Sports Medicine Research: In the Lab & In the Field: Balancing on the BACK (Sports Med Res)


Friday, December 9, 2016

Balancing on the BACK

Dynamic Balance as Measured by the Y-Balance Test Is Reduced in Individuals with Low Back Pain: A Cross-Sectional Comparative Study

Hooper, Troy L., C. Roger James, Jean-Michel Brismée, Toby J. Rogers, Kerry K. Gilbert, Kevin L. Browne, and Phillip S. Sizer. Physical Therapy in Sport. 2016 22:.29–34.

Take Home Message: Patients who suffer from current or previous symptoms of lower back pain demonstrated lower reach distances in the posterior directions of the Y-Balance Test compared to healthy individuals.

Many patients suffering from low back pain (LBP) have postural control deficits, and patients who suffer from one episode of LBP are also more likely to suffer recurrent episodes. However, little is known if there are postural control deficits in patients who are in remission from LBP. Therefore, Hooper et al evaluated 42 participants (separated into 3, 14 patient groups; 8 males and 6 females per group) to compare patients with current LBP, those with a history of LBP, and healthy controls to their performance on the Y-Balance Test to establish relationships between Y-Balance Test performance, demographic, behavior, and disability measures. Each participant completed the Y-Balance Test by standing on their dominate leg with toes on the marked line, and hands on hips. Then, the patients completed the Y-Balance test by reaching as far as they could in 3 randomized directions (Anterior, Posteromedial, Posterolateral). The researchers found no difference between the 3 groups and their performance in the anterior direction of Y-Balance Test. However, participants with a history or current LBP displayed lower reach distances compared to the healthy control group in Posteromedial and Posterolateral directions of Y-Balance Test.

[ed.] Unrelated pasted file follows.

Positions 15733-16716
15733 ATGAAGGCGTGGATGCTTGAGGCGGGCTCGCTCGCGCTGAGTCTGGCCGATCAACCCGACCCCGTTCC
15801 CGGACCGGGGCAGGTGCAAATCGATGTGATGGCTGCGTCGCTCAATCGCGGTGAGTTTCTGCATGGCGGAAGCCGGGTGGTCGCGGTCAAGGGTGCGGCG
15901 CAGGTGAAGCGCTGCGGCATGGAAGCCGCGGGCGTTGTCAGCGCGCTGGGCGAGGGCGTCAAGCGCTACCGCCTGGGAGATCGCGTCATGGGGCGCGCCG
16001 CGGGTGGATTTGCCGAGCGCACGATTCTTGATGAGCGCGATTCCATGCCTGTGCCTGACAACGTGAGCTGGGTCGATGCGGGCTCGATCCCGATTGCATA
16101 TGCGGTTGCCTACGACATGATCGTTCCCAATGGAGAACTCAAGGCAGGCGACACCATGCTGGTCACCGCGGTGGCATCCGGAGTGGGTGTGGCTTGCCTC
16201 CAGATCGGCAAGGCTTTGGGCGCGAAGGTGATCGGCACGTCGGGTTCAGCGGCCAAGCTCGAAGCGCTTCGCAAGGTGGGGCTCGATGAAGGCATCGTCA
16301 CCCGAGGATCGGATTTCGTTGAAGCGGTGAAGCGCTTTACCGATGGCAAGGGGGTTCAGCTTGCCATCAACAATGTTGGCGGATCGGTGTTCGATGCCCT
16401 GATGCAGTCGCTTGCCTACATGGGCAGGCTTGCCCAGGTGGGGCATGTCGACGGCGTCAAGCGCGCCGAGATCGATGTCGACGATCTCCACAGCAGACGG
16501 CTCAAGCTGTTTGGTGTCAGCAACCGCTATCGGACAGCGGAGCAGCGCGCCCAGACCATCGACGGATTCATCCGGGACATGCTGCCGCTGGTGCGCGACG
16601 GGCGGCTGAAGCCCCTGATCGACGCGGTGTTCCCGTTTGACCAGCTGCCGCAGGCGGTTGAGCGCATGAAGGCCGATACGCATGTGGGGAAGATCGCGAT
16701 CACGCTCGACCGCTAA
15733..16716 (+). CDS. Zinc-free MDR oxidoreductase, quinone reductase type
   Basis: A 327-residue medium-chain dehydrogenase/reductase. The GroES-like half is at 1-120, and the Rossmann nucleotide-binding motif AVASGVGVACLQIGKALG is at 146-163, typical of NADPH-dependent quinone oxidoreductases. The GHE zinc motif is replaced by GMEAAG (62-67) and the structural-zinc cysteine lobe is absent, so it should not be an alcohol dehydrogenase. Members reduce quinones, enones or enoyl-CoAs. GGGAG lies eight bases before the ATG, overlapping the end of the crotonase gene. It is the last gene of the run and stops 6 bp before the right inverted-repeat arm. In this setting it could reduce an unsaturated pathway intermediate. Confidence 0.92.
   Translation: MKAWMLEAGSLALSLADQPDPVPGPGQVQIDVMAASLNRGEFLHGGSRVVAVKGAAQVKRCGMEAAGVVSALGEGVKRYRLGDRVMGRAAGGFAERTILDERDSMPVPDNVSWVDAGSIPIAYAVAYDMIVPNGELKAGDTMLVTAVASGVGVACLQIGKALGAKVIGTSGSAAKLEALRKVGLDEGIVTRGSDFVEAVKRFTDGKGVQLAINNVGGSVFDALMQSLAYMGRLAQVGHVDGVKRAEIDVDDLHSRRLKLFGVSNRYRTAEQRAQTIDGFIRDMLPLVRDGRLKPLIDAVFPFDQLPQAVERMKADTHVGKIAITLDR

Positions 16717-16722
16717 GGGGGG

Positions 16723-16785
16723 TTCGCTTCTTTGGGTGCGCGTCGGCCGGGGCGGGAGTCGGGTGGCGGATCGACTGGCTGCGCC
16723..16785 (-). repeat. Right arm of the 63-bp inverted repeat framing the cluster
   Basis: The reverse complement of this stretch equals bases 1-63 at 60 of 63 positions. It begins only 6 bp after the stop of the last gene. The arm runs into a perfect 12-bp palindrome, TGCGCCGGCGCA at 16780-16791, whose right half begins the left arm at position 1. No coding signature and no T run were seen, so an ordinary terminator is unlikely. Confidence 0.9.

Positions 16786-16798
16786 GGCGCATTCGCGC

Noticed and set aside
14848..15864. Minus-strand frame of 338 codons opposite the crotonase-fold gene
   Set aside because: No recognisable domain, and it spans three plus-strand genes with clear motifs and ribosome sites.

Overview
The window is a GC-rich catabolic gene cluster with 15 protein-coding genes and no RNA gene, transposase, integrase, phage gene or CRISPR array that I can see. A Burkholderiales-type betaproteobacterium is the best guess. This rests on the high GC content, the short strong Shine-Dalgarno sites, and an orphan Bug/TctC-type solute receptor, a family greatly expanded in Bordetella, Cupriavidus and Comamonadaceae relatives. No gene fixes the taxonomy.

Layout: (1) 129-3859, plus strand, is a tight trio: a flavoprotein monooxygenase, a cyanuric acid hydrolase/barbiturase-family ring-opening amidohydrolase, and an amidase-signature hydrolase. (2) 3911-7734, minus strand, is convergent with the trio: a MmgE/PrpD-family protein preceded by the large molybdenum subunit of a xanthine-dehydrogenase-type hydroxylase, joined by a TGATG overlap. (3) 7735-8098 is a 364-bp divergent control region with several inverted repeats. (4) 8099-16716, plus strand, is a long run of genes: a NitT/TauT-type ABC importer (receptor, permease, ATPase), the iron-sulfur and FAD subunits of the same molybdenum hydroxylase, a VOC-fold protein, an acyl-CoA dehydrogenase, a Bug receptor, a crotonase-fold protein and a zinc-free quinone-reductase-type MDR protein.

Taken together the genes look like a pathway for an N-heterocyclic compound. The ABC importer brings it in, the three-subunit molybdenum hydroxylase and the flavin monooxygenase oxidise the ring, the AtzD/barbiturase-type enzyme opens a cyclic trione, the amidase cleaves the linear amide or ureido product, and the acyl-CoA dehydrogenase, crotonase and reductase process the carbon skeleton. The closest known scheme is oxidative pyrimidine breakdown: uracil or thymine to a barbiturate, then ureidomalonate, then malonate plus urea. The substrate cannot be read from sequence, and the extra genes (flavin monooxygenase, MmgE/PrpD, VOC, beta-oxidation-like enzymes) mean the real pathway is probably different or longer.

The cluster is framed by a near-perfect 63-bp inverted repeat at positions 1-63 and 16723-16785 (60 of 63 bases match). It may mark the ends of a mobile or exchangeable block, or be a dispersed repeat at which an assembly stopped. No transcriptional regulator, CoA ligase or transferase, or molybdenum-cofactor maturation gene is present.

This was an interesting study because it demonstrated balance deficits using the Y-Balance Test in patients who are currently or have previously suffered with LBP compared to healthy participants. However, there were no reach distance differences found in anterior reach direction of the Y-Balance Test between groups. It is likely that patients with current or a history of LBP patients were relying on their vision to maintain balance during the anterior reach; therefore, they were not visually compromised as they were in the posterior directions. The authors present valuable insights regarding balance deficits in patients with LBP using an easy and affordable clinical tool to implement. These findings suggest that clinicians should assess balance deficits within patients either currently or those with a history suffering from lower back pain so that appropriate balance training strategies can be incorporated in the rehabilitation of lower back pain patients.

Questions for Discussion: What kind of balance training protocol would suggest for the patients who are in remission and are pain free but have history of low back pain? Do you think those that have previously suffered LBP lost range of motion and proprioception?

Written by: Abbis Haider Jaffri
Reviewed by: Jane McDevitt

Related Posts:

Hooper, T., James, C., Brismée, J., Rogers, T., Gilbert, K., Browne, K., & Sizer, P. (2016). Dynamic balance as measured by the Y-Balance Test is reduced in individuals with low back pain: A cross-sectional comparative study Physical Therapy in Sport, 22, 29-34 DOI: 10.1016/j.ptsp.2016.04.006


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